If I have a small signal, does routing it through vias to different layer introduce any significant noise on the signal compared to routing it within same layer without any vias? Considering all other parameters like track length, width constant.
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A via doesn't add noise, per se, but it does represent an opportunity for noise to be coupled to your signal that is different from the opportunity along the traces.
Noise couples to your signal through capacitive coupling and inductive coupling. Both will happen along a trace and along a via of any length. How much depends on the aggressor signal, geometries and materials.
NB: As to the other answer indicating that vias create impedance change for high speed digital circuits: This is not really the problem. If you have different trace impedance on different layers, then obviously you will have a reflection from switching layers. Vias can be used in high speed digital circuits to above 25 GBps as described in my blog here.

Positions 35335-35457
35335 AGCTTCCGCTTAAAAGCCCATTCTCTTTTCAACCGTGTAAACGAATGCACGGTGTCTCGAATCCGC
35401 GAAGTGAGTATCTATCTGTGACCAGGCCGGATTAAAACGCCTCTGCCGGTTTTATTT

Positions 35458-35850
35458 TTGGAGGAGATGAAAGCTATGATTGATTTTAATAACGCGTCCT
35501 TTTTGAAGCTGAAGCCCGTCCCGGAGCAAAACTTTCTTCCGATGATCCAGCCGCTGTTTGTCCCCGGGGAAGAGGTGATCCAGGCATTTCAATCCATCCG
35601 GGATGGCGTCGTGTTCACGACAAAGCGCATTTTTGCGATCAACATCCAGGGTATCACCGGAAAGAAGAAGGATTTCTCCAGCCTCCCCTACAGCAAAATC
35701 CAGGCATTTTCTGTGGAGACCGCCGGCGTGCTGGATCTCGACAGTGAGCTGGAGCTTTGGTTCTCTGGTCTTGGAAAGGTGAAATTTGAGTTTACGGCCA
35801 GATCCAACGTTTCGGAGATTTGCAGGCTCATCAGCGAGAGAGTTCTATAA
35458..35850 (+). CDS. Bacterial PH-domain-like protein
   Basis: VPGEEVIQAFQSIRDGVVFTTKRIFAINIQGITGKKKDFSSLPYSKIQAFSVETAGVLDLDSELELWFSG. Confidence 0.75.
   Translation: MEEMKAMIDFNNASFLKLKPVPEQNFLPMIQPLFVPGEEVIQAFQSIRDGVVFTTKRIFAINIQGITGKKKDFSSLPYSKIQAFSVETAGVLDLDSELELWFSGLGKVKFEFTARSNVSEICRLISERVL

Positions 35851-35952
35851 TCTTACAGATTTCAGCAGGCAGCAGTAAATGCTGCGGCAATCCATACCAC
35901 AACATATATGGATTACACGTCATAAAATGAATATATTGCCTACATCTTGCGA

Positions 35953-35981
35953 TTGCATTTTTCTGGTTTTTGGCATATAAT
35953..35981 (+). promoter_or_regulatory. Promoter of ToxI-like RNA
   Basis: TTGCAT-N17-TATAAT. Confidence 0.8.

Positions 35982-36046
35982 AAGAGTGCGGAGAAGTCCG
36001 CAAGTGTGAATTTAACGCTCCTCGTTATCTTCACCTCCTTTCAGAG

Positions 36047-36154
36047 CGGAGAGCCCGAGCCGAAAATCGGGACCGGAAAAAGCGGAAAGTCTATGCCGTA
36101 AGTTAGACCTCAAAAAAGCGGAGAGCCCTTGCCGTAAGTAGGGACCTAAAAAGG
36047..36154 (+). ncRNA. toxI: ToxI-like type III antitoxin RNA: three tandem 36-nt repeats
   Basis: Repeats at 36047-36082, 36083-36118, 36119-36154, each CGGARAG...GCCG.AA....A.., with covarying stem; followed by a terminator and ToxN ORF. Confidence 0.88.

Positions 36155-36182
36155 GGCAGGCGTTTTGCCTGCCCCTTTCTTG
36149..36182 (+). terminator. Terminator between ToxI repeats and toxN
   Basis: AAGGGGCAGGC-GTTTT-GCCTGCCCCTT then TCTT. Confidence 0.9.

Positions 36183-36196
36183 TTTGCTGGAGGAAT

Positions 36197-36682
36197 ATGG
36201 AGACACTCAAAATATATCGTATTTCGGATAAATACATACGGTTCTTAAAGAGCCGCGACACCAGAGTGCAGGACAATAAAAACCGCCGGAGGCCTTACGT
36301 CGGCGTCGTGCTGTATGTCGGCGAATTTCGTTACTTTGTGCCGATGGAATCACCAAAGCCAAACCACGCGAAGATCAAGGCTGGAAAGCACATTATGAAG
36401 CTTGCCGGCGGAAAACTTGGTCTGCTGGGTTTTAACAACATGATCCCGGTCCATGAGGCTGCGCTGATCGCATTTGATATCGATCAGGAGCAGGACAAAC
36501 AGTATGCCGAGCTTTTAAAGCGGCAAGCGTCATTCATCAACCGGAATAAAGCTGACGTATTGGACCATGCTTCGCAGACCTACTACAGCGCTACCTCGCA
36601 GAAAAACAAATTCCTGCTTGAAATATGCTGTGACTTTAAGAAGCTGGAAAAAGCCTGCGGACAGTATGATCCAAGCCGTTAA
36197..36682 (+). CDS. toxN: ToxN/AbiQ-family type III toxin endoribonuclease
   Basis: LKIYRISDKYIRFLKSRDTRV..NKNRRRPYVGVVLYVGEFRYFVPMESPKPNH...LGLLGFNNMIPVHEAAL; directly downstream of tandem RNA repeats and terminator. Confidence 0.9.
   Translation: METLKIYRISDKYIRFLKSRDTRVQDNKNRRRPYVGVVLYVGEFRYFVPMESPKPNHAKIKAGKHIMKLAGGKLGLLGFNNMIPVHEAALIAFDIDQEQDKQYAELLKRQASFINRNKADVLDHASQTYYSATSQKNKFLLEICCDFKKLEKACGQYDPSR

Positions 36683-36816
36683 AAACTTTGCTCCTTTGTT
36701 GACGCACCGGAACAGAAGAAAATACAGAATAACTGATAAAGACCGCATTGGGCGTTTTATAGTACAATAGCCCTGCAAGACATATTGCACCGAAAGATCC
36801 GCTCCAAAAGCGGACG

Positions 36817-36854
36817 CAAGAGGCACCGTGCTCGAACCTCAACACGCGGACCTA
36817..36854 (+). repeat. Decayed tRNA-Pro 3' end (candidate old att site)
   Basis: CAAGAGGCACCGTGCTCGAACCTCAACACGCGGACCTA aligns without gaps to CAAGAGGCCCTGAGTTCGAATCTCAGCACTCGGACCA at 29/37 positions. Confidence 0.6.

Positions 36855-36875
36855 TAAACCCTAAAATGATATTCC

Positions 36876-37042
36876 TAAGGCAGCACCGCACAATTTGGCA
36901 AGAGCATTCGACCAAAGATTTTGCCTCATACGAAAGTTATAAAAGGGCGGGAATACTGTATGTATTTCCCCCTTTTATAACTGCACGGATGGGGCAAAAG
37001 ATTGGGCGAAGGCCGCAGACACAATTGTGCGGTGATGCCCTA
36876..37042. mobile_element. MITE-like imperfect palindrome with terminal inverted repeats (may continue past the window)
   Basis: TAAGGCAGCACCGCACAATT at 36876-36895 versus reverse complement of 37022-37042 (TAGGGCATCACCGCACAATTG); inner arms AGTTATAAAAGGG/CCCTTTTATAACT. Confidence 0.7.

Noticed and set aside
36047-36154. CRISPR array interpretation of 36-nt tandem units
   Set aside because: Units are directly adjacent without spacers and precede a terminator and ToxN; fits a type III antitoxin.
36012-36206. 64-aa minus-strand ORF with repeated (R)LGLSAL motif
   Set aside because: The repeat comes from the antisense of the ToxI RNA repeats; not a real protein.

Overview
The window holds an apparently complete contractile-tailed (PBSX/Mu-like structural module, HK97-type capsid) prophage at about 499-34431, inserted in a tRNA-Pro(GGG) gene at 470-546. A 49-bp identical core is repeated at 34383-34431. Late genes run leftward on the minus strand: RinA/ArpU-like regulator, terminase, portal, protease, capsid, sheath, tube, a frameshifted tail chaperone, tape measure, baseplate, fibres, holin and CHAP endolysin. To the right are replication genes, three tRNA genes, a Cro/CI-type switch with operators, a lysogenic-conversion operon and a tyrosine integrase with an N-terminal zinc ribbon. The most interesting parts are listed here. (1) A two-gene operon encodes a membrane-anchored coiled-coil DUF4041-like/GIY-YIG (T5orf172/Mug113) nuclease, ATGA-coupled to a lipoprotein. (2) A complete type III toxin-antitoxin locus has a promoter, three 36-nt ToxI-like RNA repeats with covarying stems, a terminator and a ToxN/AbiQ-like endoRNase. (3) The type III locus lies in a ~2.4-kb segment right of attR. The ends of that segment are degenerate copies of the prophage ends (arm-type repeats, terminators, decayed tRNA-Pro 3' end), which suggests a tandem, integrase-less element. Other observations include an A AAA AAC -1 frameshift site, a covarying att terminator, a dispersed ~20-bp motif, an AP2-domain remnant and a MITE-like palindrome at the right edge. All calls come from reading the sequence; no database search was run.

A via doesn't add noise, per se, but it does represent an impedance change that can create extra reflections of high-speed signal edges. This is why they're avoided in the traces used for things like DDR SDRAM, high-speed USB and Ethernet connections.